You call a plumber a friend has recommended. You say to the plumber: I have this pipe thing. Could you come look at it?
The plumber comes and looks at it. They say, “Yeah, that needs to be fixed. It will cost about a billion dollars.”
And you say, “Oh. I didn’t want to pay for it. I just wanted you to take a look at it, give me your opinion, and then get so excited about it, you wanted to do it for free.”
The plumber stares at you blankly. They may, or may not, burn down your house.
This situation (sans the burning down part) happens to people in the creative industry more than I can say. Artists get told it’s good for their portfolio, writers get told it’s good exposure. It’s happened to me a few times from an editorial aspect just this week, in fact. Hence, the rant.
Them: “I’ve written this novel/book/poetry anthology/memoir and I’d love you to take a look at it and help me get it published.”
Me: “Happy to. My rates are on my website.”
Why are creative projects so under-valued? Do you know what it takes to go through an eighty-thousand word manuscript, line by line, to make sure everything is correct? To look at character, plot and romance arcs to make certain there are no gaps? To be aware that thing an author mentioned on page seven never gets followed up? Let me tell you, it takes intense concentration and an absolute love of words.
Hearing someone say, “I think I’ll become an editor. I mean, I can read and I majored in English. That’s all you need, right? Anyone can do it,” (that same logic is often applied to being a writer) makes me want to tear my hair out.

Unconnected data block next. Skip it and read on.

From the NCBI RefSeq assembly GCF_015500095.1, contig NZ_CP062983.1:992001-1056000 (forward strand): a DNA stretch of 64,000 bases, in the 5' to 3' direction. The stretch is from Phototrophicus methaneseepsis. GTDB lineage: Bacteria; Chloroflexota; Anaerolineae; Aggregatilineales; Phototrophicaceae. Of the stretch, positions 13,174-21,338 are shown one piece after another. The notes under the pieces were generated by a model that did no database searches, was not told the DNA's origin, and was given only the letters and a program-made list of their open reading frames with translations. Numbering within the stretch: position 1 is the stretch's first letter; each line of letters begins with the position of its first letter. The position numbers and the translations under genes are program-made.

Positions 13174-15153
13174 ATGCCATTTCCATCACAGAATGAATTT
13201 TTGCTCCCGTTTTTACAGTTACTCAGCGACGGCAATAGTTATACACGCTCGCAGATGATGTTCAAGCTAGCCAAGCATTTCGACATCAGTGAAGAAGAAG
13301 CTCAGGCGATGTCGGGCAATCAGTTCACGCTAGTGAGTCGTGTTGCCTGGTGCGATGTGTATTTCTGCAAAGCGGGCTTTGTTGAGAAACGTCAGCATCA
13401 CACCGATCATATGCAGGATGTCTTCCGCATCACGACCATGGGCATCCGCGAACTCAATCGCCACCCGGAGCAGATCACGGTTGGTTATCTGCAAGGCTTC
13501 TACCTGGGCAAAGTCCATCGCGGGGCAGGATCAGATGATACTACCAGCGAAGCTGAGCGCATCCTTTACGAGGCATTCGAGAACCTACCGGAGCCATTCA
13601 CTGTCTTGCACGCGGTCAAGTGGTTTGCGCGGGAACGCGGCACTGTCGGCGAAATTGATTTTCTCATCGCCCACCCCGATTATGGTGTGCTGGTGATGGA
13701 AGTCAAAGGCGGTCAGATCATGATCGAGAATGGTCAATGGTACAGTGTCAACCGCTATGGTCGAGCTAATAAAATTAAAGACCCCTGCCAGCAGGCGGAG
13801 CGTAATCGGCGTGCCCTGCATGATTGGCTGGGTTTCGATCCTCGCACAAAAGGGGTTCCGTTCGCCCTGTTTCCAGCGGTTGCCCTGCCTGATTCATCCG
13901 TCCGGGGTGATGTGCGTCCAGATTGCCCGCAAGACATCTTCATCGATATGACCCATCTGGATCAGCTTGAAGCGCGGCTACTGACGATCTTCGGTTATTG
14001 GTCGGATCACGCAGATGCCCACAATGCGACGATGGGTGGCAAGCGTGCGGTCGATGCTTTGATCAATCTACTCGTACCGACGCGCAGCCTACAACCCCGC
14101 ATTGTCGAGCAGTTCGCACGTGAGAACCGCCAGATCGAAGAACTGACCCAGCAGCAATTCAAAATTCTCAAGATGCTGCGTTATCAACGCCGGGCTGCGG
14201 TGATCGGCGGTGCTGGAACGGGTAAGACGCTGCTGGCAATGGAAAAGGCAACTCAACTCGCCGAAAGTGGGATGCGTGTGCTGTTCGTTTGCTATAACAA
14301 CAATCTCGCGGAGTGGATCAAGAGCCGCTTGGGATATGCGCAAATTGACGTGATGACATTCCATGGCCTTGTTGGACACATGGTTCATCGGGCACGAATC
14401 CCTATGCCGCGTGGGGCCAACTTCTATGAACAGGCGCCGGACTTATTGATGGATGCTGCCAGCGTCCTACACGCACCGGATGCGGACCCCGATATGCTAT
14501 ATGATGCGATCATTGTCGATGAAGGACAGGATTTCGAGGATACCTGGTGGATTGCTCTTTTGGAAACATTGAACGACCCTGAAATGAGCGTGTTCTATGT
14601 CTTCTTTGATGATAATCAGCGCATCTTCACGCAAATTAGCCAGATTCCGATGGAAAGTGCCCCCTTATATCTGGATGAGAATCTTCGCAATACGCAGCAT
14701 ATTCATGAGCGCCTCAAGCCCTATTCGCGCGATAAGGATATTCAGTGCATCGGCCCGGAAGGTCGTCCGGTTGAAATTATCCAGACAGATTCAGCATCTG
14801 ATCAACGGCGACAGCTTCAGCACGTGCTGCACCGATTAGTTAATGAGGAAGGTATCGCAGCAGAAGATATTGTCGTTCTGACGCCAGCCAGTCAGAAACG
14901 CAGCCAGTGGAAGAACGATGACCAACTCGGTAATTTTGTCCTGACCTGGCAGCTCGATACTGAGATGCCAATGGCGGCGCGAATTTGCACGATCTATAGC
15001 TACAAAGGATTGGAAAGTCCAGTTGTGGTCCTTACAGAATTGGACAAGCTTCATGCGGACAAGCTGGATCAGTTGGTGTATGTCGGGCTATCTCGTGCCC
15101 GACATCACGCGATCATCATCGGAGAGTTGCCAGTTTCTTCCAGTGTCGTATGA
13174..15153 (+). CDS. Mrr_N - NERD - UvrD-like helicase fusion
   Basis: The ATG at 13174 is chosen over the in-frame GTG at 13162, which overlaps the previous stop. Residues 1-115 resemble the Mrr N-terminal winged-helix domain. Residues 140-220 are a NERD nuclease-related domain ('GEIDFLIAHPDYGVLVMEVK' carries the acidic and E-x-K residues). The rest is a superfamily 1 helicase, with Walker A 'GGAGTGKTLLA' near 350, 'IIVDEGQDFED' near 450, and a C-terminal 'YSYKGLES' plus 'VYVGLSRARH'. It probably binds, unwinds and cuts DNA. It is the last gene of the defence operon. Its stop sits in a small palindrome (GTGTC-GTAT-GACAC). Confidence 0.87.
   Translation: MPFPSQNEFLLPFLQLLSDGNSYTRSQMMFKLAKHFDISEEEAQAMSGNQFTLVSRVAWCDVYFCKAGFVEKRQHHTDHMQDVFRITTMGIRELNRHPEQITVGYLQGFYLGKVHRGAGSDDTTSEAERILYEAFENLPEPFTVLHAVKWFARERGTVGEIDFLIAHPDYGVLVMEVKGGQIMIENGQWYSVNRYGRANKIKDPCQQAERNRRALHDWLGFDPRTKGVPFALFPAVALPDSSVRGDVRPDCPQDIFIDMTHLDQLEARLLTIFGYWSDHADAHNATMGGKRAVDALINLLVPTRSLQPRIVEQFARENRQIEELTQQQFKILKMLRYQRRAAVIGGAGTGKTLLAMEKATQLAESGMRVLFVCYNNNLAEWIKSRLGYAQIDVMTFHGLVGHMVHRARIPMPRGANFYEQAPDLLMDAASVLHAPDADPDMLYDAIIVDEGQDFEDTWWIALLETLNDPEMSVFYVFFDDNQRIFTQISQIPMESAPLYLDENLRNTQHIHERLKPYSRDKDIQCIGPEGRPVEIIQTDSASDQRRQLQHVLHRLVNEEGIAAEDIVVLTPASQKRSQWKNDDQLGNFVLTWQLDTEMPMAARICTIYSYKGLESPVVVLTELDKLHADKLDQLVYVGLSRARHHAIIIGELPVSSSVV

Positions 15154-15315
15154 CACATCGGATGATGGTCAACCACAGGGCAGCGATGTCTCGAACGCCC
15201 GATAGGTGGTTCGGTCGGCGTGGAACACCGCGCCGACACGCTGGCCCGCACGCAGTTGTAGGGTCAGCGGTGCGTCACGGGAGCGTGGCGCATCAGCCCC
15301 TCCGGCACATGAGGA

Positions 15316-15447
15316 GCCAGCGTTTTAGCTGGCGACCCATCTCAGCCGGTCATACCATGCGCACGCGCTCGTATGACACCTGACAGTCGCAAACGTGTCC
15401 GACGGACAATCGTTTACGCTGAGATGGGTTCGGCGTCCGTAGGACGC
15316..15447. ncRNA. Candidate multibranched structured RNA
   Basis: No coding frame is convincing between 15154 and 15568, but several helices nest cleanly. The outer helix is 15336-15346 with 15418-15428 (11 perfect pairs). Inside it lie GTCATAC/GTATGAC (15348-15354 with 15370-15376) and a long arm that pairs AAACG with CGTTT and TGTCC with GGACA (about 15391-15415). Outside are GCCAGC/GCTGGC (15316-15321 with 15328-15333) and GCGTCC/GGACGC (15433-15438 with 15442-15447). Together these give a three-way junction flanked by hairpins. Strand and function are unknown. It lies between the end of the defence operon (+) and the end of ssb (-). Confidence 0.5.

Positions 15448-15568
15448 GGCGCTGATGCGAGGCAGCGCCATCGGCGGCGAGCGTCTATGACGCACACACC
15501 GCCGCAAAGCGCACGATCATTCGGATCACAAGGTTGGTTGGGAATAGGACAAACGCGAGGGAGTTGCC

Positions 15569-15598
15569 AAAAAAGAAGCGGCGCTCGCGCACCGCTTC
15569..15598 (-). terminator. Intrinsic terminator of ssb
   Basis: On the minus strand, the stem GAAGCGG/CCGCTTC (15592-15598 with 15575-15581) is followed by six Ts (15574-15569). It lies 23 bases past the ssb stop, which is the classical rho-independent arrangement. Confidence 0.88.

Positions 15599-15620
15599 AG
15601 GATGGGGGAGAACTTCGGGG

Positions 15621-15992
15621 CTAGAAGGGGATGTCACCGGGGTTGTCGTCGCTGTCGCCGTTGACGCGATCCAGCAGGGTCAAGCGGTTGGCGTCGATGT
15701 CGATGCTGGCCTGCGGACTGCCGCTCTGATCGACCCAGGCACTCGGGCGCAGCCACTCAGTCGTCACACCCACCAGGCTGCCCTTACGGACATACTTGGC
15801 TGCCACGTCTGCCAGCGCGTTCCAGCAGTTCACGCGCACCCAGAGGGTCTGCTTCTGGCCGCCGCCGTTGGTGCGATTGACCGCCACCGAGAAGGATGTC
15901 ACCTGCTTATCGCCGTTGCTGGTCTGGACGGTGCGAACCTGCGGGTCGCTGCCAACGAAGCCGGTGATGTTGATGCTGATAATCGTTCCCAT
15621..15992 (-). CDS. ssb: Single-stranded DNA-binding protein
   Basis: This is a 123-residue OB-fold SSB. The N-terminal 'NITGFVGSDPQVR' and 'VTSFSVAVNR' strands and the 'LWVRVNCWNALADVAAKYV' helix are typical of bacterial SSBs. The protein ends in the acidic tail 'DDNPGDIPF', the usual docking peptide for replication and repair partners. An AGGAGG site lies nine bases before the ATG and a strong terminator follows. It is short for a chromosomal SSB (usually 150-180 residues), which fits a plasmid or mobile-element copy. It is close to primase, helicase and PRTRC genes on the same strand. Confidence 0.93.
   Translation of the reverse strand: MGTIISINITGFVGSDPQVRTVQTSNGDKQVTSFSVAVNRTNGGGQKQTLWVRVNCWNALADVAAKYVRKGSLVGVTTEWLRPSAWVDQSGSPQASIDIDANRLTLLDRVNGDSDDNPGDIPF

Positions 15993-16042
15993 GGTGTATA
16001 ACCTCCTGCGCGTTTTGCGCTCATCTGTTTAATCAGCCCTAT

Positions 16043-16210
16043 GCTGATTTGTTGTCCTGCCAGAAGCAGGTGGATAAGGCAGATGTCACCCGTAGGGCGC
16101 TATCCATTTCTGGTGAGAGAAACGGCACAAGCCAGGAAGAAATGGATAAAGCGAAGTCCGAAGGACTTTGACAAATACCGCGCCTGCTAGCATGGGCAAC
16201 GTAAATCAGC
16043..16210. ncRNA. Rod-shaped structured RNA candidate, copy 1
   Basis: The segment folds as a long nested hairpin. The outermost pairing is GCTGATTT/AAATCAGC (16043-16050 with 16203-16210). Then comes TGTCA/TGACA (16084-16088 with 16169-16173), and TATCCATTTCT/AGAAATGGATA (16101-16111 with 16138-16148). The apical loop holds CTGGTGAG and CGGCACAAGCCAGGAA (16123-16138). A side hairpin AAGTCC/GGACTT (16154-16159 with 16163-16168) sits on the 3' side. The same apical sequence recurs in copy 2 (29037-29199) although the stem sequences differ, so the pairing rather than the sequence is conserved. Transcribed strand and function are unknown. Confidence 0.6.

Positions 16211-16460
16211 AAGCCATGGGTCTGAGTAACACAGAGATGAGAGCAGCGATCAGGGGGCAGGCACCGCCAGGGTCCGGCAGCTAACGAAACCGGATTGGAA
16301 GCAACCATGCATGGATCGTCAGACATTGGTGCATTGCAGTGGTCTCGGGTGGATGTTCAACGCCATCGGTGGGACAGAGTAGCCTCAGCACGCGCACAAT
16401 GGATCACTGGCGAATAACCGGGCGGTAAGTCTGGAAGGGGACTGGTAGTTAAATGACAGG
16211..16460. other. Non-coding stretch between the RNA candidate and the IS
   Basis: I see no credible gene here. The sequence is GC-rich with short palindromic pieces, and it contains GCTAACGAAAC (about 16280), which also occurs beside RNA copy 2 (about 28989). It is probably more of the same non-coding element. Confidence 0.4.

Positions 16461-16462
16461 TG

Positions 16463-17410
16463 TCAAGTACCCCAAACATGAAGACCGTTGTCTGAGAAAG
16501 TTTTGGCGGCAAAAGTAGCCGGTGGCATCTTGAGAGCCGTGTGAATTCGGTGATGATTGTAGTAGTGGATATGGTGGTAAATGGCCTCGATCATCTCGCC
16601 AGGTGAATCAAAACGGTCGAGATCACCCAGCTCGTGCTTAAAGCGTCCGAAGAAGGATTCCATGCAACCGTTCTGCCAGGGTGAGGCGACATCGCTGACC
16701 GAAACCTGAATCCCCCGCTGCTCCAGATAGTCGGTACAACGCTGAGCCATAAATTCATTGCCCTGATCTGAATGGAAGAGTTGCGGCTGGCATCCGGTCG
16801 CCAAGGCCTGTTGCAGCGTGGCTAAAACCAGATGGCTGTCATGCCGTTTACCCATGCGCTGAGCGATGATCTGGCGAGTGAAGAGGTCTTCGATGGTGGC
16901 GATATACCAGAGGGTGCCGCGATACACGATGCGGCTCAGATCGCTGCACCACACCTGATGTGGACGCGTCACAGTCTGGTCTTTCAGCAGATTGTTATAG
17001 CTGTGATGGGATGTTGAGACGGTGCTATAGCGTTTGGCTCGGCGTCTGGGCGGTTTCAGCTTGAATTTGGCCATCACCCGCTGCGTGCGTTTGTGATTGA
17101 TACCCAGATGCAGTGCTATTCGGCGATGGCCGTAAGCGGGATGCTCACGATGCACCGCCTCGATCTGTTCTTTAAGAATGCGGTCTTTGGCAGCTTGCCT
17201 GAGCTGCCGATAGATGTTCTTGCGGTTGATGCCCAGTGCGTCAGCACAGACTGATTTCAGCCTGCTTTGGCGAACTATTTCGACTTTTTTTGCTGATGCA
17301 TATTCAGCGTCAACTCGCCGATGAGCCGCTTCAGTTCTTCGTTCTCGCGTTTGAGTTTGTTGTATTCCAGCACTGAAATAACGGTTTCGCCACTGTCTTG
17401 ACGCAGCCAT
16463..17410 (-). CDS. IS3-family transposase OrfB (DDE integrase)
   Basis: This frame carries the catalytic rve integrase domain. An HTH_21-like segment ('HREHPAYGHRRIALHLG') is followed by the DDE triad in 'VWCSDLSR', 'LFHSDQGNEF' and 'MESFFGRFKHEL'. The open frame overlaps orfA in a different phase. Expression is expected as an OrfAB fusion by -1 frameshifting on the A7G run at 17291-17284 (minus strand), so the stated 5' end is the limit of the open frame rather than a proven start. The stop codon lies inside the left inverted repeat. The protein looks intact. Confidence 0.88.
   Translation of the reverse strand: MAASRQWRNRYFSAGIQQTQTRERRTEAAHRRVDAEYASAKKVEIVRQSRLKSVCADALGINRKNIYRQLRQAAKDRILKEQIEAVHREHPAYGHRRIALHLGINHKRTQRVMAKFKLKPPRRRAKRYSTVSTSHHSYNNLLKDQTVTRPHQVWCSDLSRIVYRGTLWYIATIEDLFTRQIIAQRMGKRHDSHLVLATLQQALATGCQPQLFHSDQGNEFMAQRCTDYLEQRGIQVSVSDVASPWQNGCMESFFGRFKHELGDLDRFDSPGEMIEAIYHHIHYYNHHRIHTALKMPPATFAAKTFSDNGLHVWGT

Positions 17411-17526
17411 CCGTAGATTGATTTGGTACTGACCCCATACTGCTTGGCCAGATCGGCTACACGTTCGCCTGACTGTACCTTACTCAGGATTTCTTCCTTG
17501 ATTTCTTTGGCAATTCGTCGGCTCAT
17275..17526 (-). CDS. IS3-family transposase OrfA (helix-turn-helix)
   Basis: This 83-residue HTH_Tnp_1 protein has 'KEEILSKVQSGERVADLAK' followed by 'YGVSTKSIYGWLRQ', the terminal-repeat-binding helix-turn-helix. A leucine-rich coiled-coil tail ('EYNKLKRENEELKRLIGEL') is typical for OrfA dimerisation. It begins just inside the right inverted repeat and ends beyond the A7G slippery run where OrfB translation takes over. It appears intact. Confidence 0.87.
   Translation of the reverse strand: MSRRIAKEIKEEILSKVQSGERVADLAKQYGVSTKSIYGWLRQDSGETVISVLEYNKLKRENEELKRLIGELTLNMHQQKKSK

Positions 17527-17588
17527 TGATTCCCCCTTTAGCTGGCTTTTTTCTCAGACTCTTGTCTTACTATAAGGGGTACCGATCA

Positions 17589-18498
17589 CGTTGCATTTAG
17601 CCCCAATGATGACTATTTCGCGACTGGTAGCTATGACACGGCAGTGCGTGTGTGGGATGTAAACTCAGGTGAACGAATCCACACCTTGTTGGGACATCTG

You don’t assume you can become a carpenter because you know how to hold a hammer. You don’t try to fly a plane because you’ve set foot in one. You don’t try to perform heart surgery because you have a heart.
Writing, and editing, are skills. Just as you’d have to learn about wood to make furniture, you’d have to learn the rules, the nuances, the rhythm and beauty of words in order to write, or edit, a novel (to do so well, anyway). It takes time, patience, and a desire to be better at what you do with every novel you write and/or edit. I’ve been writing for the majority of my life, and I’ve now been an editor for a decade. I’m still learning every day. With every new story I write, with each new book I work on with an author, I learn something new. I work my ass off to help authors create the best book they can, and I love what I do. I hope that as I learn, I can pass that knowledge on, and they become better authors for it. It’s a craft, and just like any craft, it takes work and passion. While it’s true, yes, I might take a project at a lower rate because I believe in the project and I know the person doesn’t have much money, I’ve learned that people value what they pay for. Give your work, your talent, your sweat, away for free, and I can guarantee you they won’t appreciate it as much as if you had charged them for it. Does that sound jaded and capitalist? Perhaps. But, sadly, I believe it to be true.
So the next time you have this novel/poetry/manuscript/memoir/cookbook you’ve finished, please: don’t pass it under a bathroom stall because you know I’m dying to read it, and you simply have to give it to me right this instant, even though you’re certainly not going to actually hire me to do anything with it.
Q: What are your feelings about paying for creative industry work?